A semiconductor power switch developed by ECE power electronics researchers has been named one of the top 100 inventions of the year by R&D Magazine. The 41-year-old R&D 100 awards program honors the most technologically significant products, materials, or processes developed by the international community.
|Alex Huang (left) and Bin Zhang (right) with a set of ETO Thyristors developed for high-speed power switching.
High Frequency, High Power Breakthrough
The Virginia Tech Emitter Turn-Off Thyristor (ETO) was developed by Professor Alex Huang's team at the Center for Power Electronics Systems (CPES). It represents a breakthrough that will enable high-frequency and high-power systems, such as large motors and electric utility systems to use power electronics technology to improve equipment reliability and efficiency at a low cost.
The Drive for Faster Switches
Switches are used in almost every power conditioning application, either stepping up the voltage or current, or converting from ac/dc or dc/ac. Energy loss occurs as the switches change state, driving the search for faster switches to cut switching loss.
High frequency power electronic switches have been used for years in lower power equipment to condition power for optimal performance, but their use in high-power systems has been limited by cost and performance. With such devices applied to higher-power systems, the energy cost savings could reach tens of billions of dollars each year.
The Virginia Tech ETO can turn off 4000 A in less than 5 microseconds while blocking up to 4500V. Its high frequency switching capability of 1 kHz or higher can handle a peak current of 10,000 A and continuous current of 1,500 A. During the transition, it handles both high current and high voltage simultaneously.
"The ETO can withstand 16 MW of instantaneous power," Huang said. "It's like turning on 100 stoves instantly through a unit about the size of a graham cracker. And you can stop them all at once, too," he explained.
"This switch allows us to advance very high power converters from a line speed of 60 Hz to 1 to 3 KHz switching at the same power level. This speed allows us to chop the voltage into whatever shape is needed," he said.
Helping Replace Navy Steam Catapults
The technology is expected to be a boon to military power needs. For example, the ETO has been designed for inclusion in the power conditioning system for the U.S. Navy's new Electromagnetic Aircraft Launch System, which will replace current steam catapults aboard aircraft carriers. Other potential applications include electric propulsion for an all-electric military tank, submarine and destroyer propulsion drive systems, warship power generation and distribution systems, and ground-based laser systems.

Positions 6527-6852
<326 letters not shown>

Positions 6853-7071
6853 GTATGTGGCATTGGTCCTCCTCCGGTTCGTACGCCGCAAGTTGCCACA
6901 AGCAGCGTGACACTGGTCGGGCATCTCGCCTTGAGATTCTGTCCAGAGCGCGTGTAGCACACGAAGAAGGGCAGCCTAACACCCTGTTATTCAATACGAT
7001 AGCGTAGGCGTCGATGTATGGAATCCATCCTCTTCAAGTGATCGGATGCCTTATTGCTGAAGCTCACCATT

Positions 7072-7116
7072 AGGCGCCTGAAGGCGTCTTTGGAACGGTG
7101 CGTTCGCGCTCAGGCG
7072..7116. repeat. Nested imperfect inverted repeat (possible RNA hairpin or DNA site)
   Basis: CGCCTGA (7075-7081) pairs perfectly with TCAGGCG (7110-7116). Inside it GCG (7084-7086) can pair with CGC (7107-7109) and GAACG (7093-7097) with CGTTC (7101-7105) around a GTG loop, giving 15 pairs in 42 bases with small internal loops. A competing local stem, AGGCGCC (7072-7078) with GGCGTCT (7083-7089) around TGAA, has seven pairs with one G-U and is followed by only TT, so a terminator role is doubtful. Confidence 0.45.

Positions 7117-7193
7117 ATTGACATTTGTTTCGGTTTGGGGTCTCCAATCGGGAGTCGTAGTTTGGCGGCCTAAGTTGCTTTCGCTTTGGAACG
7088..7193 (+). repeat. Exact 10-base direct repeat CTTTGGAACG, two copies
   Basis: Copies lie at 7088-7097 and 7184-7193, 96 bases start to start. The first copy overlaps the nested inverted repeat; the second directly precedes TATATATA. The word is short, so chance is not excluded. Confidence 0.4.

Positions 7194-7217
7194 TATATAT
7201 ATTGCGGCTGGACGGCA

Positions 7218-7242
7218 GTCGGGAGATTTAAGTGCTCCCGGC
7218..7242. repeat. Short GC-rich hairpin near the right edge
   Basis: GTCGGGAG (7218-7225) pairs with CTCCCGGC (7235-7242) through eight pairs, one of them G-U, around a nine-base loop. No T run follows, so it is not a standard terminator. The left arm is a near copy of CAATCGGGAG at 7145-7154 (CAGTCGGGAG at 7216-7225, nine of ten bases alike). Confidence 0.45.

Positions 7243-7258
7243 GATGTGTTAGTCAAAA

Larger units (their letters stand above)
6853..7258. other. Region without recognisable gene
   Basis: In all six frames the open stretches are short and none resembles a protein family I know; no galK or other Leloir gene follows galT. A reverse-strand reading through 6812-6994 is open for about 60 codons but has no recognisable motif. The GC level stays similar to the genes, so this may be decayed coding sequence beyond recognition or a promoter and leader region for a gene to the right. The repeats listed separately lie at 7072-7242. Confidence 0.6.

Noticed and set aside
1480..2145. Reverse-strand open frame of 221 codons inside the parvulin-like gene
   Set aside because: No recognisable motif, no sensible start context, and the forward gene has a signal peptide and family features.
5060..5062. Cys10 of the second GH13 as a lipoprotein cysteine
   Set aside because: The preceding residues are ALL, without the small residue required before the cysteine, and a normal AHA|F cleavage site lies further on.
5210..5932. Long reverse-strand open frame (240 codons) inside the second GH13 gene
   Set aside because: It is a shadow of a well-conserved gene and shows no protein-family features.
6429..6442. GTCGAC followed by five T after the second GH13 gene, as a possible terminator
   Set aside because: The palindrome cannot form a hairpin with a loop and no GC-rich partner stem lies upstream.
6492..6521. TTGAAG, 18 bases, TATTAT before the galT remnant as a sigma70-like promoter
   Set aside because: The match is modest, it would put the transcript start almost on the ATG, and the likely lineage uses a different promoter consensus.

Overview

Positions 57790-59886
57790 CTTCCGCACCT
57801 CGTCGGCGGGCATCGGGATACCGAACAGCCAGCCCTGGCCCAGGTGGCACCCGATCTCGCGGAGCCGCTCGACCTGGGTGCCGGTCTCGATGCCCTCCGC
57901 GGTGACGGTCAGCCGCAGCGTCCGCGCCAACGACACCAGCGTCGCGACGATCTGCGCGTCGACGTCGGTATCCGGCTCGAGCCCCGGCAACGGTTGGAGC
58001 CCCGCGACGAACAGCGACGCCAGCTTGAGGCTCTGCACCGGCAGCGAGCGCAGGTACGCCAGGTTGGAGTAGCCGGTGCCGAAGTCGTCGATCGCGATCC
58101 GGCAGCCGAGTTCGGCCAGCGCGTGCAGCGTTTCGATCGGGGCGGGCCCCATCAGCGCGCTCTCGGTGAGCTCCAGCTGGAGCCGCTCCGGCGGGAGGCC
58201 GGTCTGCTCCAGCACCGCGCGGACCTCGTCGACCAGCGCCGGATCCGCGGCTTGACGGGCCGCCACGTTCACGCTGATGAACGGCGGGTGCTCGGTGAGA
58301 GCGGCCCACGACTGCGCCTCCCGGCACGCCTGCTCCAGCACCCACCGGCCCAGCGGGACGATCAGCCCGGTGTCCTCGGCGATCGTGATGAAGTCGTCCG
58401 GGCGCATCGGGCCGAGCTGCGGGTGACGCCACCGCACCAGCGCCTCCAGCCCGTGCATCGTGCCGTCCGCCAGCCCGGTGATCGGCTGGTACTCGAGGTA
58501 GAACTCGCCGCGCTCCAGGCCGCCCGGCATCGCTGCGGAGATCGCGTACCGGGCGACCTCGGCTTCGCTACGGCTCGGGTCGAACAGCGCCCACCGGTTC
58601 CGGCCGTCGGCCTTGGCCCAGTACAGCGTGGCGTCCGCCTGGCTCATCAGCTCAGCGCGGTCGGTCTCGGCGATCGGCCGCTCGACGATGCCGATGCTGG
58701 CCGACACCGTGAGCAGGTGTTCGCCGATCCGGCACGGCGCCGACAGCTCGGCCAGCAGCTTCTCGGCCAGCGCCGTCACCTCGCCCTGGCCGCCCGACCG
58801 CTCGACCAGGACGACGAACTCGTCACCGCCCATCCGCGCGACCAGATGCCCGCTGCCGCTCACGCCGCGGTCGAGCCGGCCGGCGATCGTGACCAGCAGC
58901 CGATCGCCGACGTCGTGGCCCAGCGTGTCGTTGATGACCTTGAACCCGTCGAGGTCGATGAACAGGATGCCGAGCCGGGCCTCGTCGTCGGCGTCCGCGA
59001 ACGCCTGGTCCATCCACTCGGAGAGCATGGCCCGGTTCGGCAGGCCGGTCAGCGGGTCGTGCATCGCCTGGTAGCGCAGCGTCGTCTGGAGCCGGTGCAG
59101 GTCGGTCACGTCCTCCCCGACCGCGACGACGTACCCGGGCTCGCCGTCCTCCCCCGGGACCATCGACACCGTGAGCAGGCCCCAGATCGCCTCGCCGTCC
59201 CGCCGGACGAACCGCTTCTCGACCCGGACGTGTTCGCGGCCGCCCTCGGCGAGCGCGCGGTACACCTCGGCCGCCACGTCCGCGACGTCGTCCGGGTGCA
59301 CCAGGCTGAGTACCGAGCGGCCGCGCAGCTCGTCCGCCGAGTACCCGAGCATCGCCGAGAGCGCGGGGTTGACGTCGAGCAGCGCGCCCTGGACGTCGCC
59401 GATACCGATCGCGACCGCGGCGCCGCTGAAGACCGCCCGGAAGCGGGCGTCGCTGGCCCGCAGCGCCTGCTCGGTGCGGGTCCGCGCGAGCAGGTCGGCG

Boosting Electrical Transmission
It is in the electric utility industry that ETO may save the U.S. economy the most, by improving quality and capacity of the transmission grid by 25 to 60 percent, according to Huang. "The increasing frequency of electricity outages are due primarily to lack of quick voltage support, leading to voltage collapse in many regions of the country and poor quality of power," he explained. He cited the low investment in electrical transmission infrastructure, and the need to increase the flow of power on existing lines. "This will increase the levels of fault currents and short circuit currents beyond the levels that can be safely handled by existing mechanical circuit breakers, driving the need for power electronic circuit breakers and fault current limiters using ETO technology," he said.
Additional potential ETO systems include industrial motor drives, and locomotive drives.
Although the ETO has the highest power handling capabilities of all solid-state switches, its greatest benefits could be its low cost and reliability. Other competing power switching technologies for high-power Gate Turn-Off Thyristor (GTO) and Integrated Gate Commutated Thyristor (IGCT) are complex and bulky with either less than half the switching speed (GTO), or costly (IGCT). The commercialized ETO switch is projected to cost less than $1000, compared with $1900 for a typical high frequency IGCT switch.
The ETO was developed as part of the CPES program to reduce the cost of power electronics technology by using integrated power electronic modules (IPEMs) composed of standardized components instead of custom designed and manufactured systems. ETO technology integrates commercial, low-cost GTO devices with low voltage power Metal-Oxide Semiconductor Field Effect Transistors (MOSFET) in a low inductance housing arrangement.
The ETO was developed with funding from the Department of Energy's Energy Storage Program managed by Sandia National Laboratories. The Tennessee Valley Authority also provided significant funding for the development. The American Competitiveness Institute worked with Virginia Tech in developing the manufacturing process.
In addition to Huang, Virginia Tech team members include graduate students Zhang, Aaron Xu, Tiger Zhou, Yunfeng Liu, Siriroj Sirisukprasert and Josh Hawley.
The technology has been licensed to Solitronics Inc., of Blacksburg, Virginia.